Last month I posted on “The Different Classes of Crypto Stablecoins and Why It Matters “. The main point there is that some so-called stablecoins (e.g., USDC) maintain their peg to the dollar by holding a dollars’ worth of securities (preferably U.S. treasury notes) for each dollar’s worth of stablecoin. This mechanism requires some centralized issuer to administer it. As long as said issuer is honest and transparent, this should work fine.
Crypto purists, however, prefer decentralized finance (de-fi), where there is no central controlling authority. Hence, clever folks have devised stablecoins which maintain their dollar peg through some settled algorithm which operates more or less autonomously out on the web; various other coins or assets are automatically bought or sold, or created/destroyed in order to keep the main stablecoin value more or less fixed versus the dollar. We warned that this type of stablecoin is “potentially problematic”; it is the sort of thing which works until it doesn’t.
In 2018 the Terra project was launched by Do Kwon and others. The Terra stablecoin (UST) was designed to “maintain its peg through a complex model called a ‘burn and mint equilibrium’. This method uses a two-token system, whereby one token is supposed to remain stable (UST) while the other token (LUNA) is meant to absorb volatility.” Terra grew very rapidly, to become something like the fourth largest stablecoin at over $30 billion in capital value. As the supply of Terra increased, the market value for LUNA also increased. Many investors bought into LUNA and for a while were making big bucks as its value soared. A headline from February read, “LUNA shines with a 75% surge in February as $2.57 billion is delisted.” Woo-hoo! And this headline from May 10 proclaimed, “Terra Ecosystem is the strongest growing ecosystem in 2021.”
However, just as that laudatory article was hitting the internet, Terra/Luna blew up. I am not clear on the exact sequence of events, especially on whether the catastrophe was a result of just some accidental market fluctuation or of deliberate dumping by some party who was positioned to benefit. In any event, the value of Terra quickly dropped from $1.00 to around $0.61, which triggered the issuing of vast amounts of LUNA, which cratered its value by some 98%. Since Luna was mainly what backed Terra, this was a positive feedback death spiral. This is same way the $2 billion IRON stablecoin imploded in June, 2021: a “stablecoin” was backed by an in-house crypto token whose value depended on more people buying into the system. Ponzi scheme, anyone?
Both Terra and LUNA got delisted from major exchanges for several days. As of today, the value of Terra (UST) is about ten cents. Poof, there went some $40 billion of investors’ money, just like that. Do Kwon is under police protection in Seoul after a man who lost $2.3 million in Terra/Luna tried to break into his home to demand an apology.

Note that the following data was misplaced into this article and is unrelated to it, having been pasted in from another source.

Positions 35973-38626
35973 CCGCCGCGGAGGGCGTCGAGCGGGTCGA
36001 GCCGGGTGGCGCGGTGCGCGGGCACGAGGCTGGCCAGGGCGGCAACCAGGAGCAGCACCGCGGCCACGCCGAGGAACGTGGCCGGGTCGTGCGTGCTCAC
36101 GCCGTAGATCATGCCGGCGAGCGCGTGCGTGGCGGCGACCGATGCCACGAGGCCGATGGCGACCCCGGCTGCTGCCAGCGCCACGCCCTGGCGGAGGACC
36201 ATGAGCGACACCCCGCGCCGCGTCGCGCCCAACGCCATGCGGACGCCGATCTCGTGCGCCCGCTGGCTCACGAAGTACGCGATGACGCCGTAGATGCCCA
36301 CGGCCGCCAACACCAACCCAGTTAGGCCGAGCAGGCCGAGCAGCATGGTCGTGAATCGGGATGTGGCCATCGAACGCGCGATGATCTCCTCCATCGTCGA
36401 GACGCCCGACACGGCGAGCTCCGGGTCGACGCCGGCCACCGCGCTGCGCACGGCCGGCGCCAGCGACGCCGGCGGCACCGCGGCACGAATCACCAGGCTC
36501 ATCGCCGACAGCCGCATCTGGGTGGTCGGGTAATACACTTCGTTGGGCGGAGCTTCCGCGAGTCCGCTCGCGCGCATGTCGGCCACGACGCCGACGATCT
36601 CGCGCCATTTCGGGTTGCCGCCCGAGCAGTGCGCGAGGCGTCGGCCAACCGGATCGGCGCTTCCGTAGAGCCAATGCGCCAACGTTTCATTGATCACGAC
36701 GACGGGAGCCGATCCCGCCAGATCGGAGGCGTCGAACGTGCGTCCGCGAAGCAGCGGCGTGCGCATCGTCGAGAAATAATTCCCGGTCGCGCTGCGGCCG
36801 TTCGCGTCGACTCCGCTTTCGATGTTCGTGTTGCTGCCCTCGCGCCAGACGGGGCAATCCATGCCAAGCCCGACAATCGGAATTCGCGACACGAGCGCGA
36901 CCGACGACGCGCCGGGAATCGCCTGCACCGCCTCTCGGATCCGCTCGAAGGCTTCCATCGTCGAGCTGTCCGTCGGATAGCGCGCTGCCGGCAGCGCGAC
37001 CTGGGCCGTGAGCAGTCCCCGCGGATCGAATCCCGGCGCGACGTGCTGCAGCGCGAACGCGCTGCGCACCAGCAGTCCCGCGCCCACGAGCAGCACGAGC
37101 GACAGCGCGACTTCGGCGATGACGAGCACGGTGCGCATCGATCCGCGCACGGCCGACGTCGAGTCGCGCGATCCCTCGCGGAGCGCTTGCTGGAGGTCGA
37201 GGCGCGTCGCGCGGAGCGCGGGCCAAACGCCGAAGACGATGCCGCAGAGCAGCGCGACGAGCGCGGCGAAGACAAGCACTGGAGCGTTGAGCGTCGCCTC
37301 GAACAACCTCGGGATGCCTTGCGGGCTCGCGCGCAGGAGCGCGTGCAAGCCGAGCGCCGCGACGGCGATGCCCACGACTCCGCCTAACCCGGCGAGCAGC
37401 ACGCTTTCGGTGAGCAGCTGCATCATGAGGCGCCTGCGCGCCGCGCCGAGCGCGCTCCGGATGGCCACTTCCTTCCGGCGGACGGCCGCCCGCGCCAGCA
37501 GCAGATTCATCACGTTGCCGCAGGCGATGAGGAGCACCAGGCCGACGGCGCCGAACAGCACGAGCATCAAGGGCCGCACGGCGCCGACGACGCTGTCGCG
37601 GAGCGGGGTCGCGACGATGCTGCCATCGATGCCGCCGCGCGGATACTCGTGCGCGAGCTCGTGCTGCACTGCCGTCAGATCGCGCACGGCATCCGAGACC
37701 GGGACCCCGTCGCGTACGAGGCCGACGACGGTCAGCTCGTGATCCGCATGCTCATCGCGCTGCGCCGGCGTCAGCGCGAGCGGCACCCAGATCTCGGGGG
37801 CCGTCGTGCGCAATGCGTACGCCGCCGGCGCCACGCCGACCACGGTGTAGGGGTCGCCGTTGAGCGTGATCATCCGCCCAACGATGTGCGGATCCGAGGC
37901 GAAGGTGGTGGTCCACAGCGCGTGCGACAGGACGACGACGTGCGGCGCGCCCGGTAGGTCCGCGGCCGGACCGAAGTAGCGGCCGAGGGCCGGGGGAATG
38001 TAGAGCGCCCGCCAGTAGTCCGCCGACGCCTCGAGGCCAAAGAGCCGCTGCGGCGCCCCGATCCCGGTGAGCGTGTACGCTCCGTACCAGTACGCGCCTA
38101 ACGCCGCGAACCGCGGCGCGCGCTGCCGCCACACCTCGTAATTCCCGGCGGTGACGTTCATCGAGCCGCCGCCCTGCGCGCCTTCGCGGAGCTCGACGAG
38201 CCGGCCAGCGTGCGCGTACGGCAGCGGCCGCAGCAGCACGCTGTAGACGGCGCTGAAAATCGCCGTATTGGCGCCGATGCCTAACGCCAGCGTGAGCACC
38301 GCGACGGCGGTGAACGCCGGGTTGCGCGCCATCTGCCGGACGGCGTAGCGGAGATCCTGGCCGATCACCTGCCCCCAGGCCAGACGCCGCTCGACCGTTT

And this just in today: “DEI becomes latest algorithmic stablecoin to lose $1 peg, falling under 70 cents “. Ouch. Looks like the federal regulators will be swarming the stablecoin space, or at least we may get some grandstanding Senate hearings out of it.
In other news, transactions connected to the insanely (I chose that word deliberately) popular and costly Bored Ape Yacht Club NFTs overwhelmed the Ethereum transaction network about two weeks ago; this is kind of a big deal because a whole lot of de-fi and other blockchain applications depend on Ethereum as the backbone of their transactions:
When Bored Ape Yacht Club creators Yuga Labs announced its Otherside NFT collection would launch on April 30, it was predicted by many to be the biggest NFT launch ever. Otherside is an upcoming Bored Ape Yacht Club metaverse game, and the NFTs in question were deeds for land in that virtual world. Buoyed by the BAYC’s success — it costs about $300,000 to buy into the Club — the sale of 55,000 land plots netted Yuga Labs around $320 million in three hours.
It also broke Ethereum for three hours.
Users paid thousands of dollars in transaction fees, regardless of whether those transactions succeeded. Because the launch put load on the entire blockchain, crypto traders were unable to buy, sell or send coins for hours. The sale highlights the growing profitability of the NFT market but also the uncertainty around whether blockchains are robust enough to handle the attention.
… Because the Otherside mint impacts the whole Ethereum blockchain, people doing completely unrelated things like selling ether or trading altcoins would also have to pay huge fees and wait hours for their transactions to clear. Someone tweeted a picture of them trying to send $100 in crypto from one wallet to another, showing it required $1,700 in gas fees.